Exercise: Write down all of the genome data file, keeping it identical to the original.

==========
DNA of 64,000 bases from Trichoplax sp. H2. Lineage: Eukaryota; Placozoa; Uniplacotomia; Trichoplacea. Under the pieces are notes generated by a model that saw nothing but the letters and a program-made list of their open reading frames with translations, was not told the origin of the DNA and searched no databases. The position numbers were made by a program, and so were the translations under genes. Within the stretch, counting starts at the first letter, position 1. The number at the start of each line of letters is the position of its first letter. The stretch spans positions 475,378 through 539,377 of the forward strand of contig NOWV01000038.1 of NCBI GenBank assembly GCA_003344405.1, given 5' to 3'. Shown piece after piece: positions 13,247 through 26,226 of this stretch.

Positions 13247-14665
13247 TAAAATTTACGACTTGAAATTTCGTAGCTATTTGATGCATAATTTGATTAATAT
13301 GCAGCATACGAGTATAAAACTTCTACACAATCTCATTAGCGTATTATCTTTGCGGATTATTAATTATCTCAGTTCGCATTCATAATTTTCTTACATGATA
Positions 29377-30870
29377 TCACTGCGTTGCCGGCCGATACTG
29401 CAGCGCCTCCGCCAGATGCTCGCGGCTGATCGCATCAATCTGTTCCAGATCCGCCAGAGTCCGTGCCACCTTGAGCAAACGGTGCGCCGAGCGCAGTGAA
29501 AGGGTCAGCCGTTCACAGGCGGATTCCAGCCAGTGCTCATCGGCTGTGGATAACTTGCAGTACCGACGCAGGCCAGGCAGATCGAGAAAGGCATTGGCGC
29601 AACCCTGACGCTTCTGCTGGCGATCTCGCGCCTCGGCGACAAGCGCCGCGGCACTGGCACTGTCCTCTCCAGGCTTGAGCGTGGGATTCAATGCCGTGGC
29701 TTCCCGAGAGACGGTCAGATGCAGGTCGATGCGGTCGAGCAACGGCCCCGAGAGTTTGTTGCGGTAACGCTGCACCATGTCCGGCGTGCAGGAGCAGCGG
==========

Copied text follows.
DNA of 64,000 bases from Trichoplax sp. H2. Lineage: Eukaryota; Placozoa; Uniplacotomia; Trichoplacea. Under the pieces are notes generated by a model that saw nothing but the letters and a program-made list of their open reading frames with translations, was not told the origin of the DNA and searched no databases. The position numbers were made by a program, and so were the translations under genes. Within the stretch, counting starts at the first letter, position 1. The number at the start of each line of letters is the position of its first letter. The stretch spans positions 475,378 through 539,377 of the forward strand of contig NOWV01000038.1 of NCBI GenBank assembly GCA_003344405.1, given 5' to 3'. Shown piece after piece: positions 13,247 through 26,226 of this stretch.

Positions 13247-14665
13247 TAAAATTTACGACTTGAAATTTCGTAGCTATTTGATGCATAATTTGATTAATAT
13301 GCAGCATACGAGTATAAAACTTCTACACAATCTCATTAGCGTATTATCTTTGCGGATTATTAATTATCTCAGTTCGCATTCATAATTTTCTTACATGATA
Positions 29377-30870
29377 TCACTGCGTTGCCGGCCGATACTG
29401 CAGCGCCTCCGCCAGATGCTCGCGGCTGATCGCATCAATCTGTTCCAGATCCGCCAGAGTCCGTGCCACCTTGAGCAAACGGTGCGCCGAGCGCAGTGAA
29501 AGGGTCAGCCGTTCACAGGCGGATTCCAGCCAGTGCTCATCGGCTGTGGATAACTTGCAGTACCGACGCAGGCCAGGCAGATCGAGAAAGGCATTGGCGC
29601 AACCCTGACGCTTCTGCTGGCGATCTCGCGCCTCGGCGACAAGCGCCGCGGCACTGGCACTGTCCTCTCCAGGCTTGAGCGTGGGATTCAATGCCGTGGC
29701 TTCCCGAGAGACGGTCAGATGCAGGTCGATGCGGTCGAGCAACGGCCCCGAGAGTTTGTTGCGGTAACGCTGCACCATGTCCGGCGTGCAGGAGCAGCGG